> On 4/18/05, Leonardo Francalanci <lfrancalanci / simtel.it> wrote:> Hello,> > I've found Ruby very interesting. I like it, but coming from a Java> background I'm having some problems when it comes to parameters and> function return values. When I program in Java, I just have a look at> the method definition and I know what classes I have to pass to the> method and what class the method will return. And, if I write something> wrong, the compiler will warn me. Now: how do you do it in Ruby? Do you> use a special notation to understand what classes are to be passed to> methods? And: when the parameters of a method change (in number and/or> type), how do you change the calling code accordingly?> > Example:> > def mymethod(customer, vendor)>   <some code here>> end> 
Use good methodnames, document the method and use rdoc on your source files# Adds a new entry to the "customer kills vendor" relationship. ## customer and vendor should respond to persons_id.def customer_killed_vendor(customer, vendor)  insert_into('customer_kills_vendor', customer.persons_id, vendor.persons_id)end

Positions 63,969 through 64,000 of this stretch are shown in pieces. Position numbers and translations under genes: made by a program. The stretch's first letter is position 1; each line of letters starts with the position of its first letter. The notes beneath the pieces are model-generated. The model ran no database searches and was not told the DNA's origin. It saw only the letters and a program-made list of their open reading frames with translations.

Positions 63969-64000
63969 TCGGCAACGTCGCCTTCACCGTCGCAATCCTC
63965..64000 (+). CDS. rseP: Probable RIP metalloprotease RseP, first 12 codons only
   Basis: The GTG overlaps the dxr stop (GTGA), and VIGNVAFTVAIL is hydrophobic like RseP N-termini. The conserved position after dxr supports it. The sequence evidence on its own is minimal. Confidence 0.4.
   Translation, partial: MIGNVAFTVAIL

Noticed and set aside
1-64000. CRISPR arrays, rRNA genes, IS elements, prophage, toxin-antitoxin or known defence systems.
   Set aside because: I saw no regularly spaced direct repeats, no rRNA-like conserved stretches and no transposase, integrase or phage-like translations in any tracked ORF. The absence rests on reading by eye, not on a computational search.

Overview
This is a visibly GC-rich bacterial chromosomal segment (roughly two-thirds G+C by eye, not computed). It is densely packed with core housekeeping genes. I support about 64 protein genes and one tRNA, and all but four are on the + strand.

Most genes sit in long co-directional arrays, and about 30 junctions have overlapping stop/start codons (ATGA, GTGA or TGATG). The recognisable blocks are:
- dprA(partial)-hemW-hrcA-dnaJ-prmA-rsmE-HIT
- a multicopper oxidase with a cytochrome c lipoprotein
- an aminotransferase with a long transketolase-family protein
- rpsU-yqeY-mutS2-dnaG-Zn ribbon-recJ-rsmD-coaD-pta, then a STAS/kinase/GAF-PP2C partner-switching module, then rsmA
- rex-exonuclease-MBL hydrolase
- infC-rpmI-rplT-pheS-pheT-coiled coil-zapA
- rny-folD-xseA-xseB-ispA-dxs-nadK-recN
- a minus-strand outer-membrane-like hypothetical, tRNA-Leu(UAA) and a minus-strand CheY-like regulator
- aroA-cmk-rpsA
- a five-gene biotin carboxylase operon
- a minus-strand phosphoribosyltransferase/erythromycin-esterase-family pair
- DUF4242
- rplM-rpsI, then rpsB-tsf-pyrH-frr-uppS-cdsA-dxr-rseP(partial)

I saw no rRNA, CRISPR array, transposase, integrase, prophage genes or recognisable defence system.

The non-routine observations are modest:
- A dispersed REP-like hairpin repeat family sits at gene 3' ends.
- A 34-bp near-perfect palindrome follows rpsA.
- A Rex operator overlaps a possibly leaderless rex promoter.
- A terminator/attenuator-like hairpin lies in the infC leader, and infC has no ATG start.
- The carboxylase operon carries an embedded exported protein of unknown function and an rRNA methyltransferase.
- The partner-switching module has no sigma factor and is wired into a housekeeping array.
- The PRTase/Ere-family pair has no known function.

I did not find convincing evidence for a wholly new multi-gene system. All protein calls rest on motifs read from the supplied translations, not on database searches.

Then use unit tests to test your sourcecode.
> What class do customer and vendor belong? To Customer and Vendor? Or to> Person? Or are they just strings?> What are the ruturn types?> > And when you change the code to:> > def mymethod(customer, vendor, times)>   <some code here>> end> > do you use "grep" (or any other IDE command) to find all the calling> code to change it?
there are some refactoring tools available, but grep seems nice. Inyour example I'd use a default value:def mymethod(customer, vendor, times=1)  <some code here>end
as it seems your expanding the method call to add some behaviour.
Just my 0.02
regards,
Brian Schröäer
-- Brian Schröäerhttp://ruby.brian-schroeder.de/